http://www.livescience.com

PHOTO: National Park Seen from Orbit

By Stephanie Pappas, Senior Writer
4/29/2014 10:25:20 AM

The smallest, most urban national park in America appears in a new satellite image snapped by Landsat 8's Operational Land Imager.

The satellite snapped this photo on June 14, 2013, according to NASA's Earth Observatory. Landsat 8 launched in May of that year and images the planet's surface in spectrums ranging from visible to thermal-infrared light, according to NASA.

Hot Springs National Park in Arkansas sits next to and partially overlaps the city of Hot Springs, home to 35,000 residents. In the new image, the city is visible on the lower right-hand side of the photo. The park encompasses 5,550 acres (2,250 hectares), including the island of buildings in the green Ouachita Mountains.

The boundaries of Hot Springs National Park in Arkansas. Credit: NASA Earth Observatory images by Robert Simmon, using Landsat 8 data from the USGS Earth Explorer.

The United States acquired what is now Arkansas in the 1803 Louisiana purchase. The hot springs were a rudimentary tourist attraction by the 1830s, according to the National Park Service. In 1832, Congress and President Andrew Jackson set aside the springs as a preserve, though private building continued.

Today's Hot Springs National Park is a remnant of construction completed mostly between 1912 and 1923, according to the NPS. The picturesque Bathhouse Row features luxurious spas with stained glass and marble walls. In 1921, the hot springs were designated as a national park.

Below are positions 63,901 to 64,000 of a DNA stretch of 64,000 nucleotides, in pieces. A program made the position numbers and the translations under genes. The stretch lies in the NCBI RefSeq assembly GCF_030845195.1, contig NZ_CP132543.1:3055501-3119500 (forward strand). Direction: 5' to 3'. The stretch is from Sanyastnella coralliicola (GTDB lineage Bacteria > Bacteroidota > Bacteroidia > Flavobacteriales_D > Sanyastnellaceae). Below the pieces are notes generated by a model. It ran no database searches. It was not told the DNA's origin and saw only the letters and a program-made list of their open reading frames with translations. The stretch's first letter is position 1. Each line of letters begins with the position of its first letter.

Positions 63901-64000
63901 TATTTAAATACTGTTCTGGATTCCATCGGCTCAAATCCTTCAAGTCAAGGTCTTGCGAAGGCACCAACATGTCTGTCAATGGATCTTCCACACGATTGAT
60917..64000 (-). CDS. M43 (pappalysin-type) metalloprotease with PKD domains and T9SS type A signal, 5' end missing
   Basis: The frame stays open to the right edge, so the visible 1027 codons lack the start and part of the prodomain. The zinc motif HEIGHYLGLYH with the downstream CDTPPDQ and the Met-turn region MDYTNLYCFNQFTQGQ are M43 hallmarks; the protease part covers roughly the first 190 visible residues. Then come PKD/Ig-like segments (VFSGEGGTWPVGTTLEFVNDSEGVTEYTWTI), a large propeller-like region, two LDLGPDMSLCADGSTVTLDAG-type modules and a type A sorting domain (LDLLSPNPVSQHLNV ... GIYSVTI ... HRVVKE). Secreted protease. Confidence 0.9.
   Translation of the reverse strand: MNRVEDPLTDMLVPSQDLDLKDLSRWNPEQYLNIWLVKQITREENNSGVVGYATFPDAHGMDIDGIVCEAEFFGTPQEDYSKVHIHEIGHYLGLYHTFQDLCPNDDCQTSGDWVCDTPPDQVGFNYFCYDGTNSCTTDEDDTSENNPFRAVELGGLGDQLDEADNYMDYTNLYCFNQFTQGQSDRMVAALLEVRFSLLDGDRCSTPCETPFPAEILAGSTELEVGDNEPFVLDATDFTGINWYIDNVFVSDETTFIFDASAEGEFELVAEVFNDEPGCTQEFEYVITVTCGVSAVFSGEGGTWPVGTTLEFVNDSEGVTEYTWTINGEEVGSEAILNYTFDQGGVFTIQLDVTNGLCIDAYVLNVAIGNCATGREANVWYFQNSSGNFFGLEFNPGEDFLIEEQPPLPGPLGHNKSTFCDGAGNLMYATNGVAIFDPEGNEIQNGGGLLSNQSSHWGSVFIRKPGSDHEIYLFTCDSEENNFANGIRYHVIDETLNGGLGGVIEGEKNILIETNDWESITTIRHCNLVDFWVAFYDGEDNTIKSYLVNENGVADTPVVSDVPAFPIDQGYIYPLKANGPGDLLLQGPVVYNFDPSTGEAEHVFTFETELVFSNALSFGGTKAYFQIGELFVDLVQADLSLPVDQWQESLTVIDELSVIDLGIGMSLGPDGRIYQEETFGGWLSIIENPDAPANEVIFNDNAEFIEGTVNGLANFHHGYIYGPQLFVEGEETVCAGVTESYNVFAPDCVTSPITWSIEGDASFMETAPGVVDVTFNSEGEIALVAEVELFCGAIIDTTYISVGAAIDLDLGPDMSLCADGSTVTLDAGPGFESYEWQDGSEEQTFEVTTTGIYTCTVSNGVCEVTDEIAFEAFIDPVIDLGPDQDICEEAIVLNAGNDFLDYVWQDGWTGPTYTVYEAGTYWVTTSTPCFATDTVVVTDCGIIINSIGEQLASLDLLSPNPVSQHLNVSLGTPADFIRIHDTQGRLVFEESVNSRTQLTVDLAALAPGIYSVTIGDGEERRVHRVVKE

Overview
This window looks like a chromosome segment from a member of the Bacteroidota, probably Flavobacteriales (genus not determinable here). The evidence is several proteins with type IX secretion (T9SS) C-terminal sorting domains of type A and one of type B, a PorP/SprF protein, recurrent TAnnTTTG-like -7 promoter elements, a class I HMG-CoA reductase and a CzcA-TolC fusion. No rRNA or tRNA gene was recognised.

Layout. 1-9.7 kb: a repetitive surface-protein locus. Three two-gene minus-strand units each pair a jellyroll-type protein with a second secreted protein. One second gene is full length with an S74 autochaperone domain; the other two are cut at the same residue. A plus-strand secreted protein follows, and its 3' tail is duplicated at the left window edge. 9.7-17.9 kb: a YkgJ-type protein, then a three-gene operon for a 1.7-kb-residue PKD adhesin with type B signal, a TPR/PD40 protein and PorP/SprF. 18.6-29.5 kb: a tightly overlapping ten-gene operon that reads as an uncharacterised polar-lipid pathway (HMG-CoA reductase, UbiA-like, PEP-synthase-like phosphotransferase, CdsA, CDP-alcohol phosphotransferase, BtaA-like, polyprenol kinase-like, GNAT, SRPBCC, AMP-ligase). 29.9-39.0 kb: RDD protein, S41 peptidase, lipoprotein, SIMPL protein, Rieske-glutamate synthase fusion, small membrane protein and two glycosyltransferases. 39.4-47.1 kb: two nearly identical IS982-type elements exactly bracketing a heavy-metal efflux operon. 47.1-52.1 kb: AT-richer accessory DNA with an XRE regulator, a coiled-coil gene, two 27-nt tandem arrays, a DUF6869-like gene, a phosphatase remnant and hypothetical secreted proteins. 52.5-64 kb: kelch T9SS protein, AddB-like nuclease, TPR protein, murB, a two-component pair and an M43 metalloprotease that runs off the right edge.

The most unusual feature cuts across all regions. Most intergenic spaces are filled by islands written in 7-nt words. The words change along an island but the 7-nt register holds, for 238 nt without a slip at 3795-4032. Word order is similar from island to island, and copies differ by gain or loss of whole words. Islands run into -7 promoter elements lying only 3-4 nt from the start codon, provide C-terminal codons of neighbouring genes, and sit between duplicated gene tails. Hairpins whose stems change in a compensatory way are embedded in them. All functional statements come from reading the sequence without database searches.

The government even operated a free bathhouse in the park. Between 1922 and 1948, the public bathhouse was home to a clinic for sexually transmitted infections, and was one of the first clinics in the country to use penicillin, according to the NPS.

Unlike the hot springs at Yellowstone National Park, which are preserved in their natural state, Hot Springs' water has long been engineered and managed. Also unlike Yellowstone, the "hot" in these springs comes not from volcanic activity, but from depth.

Water from rain seeps down deep into the Earth, where pressure heats everything up, according to the NPS. After a few thousand years underground, this heated water makes its way quickly to the surface through fractures, discharging at springs before it has a chance to cool.

Follow Stephanie Pappas on Twitter and Google+. Follow us @livescience, Facebook & Google+. Original article on Live Science.

Copyright 2014 LiveScience, a TechMediaNetwork company. All rights reserved. This material may not be published, broadcast, rewritten or redistributed.

Continue Reading on LiveScience.com >